After 350 years a hitherto unknown manuscript based on a text by the world-famous philosopher René Descartes (1596–1650) has been unearthed by Dr. Erik Jan Bos at the Leiden University Libraries. With the original text being lost, this re-discovery is all the more important. Because with this manuscript the possibility arises to settle many scholarly debates regarding the philosophers work.
After 350 years a new source
In 1633 René Descartes was about to finish a two-part book, consisting of Le monde (The World), describing the natural laws that govern the universe and L'homme (On Man), which examined the body of the humans inhabiting this world. However, after hearing about the papal condemnation of Galileo, Descartes abandoned the publication to avoid a similar fate. Now, after 350 years, a new translation of L’homme has been found. The text had remained hidden in the archives of the Bibliotheca Thysiana since the seventeenth century. The manuscript pays a lot of attention to neurophysiology, the way in which the brain functions, and an organ called the pineal gland which, according to Descartes, is the link between the immaterial mind and the body.
The original manuscript by Descartes was lost and only two printed versions of L'homme have survived up until now. A Latin translation from 1662 by Florentius Schuyl (1619–1669), who went on to become professor of medicine in Leiden, and a French text from 1664 delivered by French editor of Descartes’ works and correspondence, Claude Clerserlier. Because there are significant differences between these two texts the true meaning of L’homme has been the subject of many scholarly debates. The rediscovered Latin manuscript translates the original French text almost word by word, unlike the translation by Schuyl, and provides the possibility to discover the correct reading and resolving many of the debates. The identity of the translator is (so far) unknown.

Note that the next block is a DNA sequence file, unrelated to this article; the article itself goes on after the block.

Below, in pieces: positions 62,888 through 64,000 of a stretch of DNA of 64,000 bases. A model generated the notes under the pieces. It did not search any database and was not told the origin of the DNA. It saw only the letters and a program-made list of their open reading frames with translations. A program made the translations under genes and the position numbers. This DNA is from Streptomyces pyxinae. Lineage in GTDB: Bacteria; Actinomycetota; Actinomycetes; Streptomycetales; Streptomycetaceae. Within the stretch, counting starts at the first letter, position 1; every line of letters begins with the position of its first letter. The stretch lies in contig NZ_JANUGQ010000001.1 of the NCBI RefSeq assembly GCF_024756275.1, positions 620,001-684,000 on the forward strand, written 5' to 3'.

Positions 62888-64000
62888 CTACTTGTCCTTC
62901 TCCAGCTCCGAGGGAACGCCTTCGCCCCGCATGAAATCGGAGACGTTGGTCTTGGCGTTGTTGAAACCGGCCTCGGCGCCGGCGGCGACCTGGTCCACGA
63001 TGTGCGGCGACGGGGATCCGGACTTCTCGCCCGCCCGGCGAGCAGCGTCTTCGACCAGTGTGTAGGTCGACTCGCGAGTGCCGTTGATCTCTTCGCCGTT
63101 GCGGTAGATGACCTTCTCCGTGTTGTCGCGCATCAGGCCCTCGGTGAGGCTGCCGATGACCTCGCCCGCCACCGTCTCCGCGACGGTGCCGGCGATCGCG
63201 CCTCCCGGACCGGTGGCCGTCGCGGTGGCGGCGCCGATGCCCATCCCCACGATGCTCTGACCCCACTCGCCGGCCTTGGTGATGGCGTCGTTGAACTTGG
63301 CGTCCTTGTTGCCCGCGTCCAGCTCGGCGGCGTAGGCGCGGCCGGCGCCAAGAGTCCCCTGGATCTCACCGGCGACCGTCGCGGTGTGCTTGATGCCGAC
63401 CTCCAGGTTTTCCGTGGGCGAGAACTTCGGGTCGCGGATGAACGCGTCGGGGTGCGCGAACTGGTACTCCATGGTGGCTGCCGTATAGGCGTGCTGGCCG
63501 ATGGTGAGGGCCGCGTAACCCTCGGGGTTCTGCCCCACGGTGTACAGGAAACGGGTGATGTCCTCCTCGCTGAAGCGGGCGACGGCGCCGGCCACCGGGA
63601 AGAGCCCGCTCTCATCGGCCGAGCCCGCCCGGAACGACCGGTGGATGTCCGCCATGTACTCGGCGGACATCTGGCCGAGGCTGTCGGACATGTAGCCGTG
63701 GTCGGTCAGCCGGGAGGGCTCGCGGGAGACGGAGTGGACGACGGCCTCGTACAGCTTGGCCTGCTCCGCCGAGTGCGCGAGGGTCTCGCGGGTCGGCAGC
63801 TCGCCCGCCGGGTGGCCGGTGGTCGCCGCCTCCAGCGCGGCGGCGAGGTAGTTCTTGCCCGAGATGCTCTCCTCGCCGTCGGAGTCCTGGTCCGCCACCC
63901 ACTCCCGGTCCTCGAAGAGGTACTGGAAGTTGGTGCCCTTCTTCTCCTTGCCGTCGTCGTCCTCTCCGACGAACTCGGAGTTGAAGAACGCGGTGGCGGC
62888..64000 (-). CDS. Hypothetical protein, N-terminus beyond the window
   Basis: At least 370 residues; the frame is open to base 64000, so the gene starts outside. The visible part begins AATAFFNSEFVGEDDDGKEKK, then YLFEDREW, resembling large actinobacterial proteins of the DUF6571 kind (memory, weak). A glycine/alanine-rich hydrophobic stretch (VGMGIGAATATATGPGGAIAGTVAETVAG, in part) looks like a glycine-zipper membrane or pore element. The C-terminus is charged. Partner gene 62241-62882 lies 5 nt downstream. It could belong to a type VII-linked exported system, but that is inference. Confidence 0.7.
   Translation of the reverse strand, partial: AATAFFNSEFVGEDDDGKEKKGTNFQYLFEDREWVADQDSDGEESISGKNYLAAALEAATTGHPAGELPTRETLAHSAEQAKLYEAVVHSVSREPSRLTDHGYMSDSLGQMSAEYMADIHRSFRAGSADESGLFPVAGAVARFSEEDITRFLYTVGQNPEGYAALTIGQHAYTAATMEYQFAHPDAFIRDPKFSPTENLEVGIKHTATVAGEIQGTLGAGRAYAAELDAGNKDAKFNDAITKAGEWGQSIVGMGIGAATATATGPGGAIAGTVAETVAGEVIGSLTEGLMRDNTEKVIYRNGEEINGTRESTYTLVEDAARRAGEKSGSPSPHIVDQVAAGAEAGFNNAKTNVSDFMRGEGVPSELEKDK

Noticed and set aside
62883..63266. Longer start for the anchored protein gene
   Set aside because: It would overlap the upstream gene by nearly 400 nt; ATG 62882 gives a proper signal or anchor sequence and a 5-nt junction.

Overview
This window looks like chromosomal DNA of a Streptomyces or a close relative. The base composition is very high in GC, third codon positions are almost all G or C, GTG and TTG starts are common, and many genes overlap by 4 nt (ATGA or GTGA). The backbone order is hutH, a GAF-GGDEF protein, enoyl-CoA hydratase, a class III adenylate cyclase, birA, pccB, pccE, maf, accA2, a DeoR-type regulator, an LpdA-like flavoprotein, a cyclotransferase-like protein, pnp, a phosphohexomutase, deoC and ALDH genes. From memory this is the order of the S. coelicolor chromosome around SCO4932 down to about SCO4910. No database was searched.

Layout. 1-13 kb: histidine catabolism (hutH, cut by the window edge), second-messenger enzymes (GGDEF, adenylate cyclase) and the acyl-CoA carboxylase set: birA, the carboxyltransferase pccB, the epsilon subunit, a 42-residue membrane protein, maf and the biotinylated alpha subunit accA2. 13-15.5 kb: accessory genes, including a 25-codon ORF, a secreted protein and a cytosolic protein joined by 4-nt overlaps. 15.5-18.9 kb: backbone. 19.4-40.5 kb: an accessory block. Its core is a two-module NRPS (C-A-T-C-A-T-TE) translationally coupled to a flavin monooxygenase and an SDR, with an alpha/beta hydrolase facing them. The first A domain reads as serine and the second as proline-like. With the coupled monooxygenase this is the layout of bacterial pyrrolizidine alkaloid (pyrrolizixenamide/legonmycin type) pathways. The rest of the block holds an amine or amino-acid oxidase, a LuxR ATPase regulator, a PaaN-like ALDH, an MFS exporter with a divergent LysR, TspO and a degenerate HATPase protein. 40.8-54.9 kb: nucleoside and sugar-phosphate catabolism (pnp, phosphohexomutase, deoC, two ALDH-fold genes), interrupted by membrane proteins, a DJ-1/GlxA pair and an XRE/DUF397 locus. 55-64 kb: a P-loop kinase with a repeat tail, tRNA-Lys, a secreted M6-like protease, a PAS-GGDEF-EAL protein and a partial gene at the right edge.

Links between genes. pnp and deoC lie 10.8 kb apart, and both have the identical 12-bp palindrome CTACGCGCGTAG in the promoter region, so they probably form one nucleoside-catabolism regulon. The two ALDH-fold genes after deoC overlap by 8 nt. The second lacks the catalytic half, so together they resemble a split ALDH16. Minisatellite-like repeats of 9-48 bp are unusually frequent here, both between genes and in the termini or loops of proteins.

The re-discovery at the Leiden University Libraries
The reason that the manuscript was overlooked for three centuries was its location: the archives of the Bibliotheca Thysiana. This library still exists in its original state and although the collections from it are well known to specialists, the archives were, until recently, unknown. The archives were transferred to the care of Leiden University Libraries in 2013 and the inventory was completed in 2017. The manuscript was discovered by Dr. Erik Jan Bos a researcher for the Erasmus school of philosophy. He is preparing its publication with a critical appraisal of the other two sources and expects the find to take the discussion and interpretation of the work to the next level.
A find of significant academic importance
The importance of this manuscript cannot be underestimated. The manuscript sheds a new light on many questions that have puzzled historians of philosophy, science and medicine for over three centuries. Not only can many textual disagreements be settled, but it also provides a new impetus for many discussions regarding the content of Descartes’ philosophy. For the text appears to substantiate the claim that Descartes is not the inventor of a strongly dualistic worldview, adhering to a strict separation between mind and body, but was a actually an avid researcher into the unity of the two.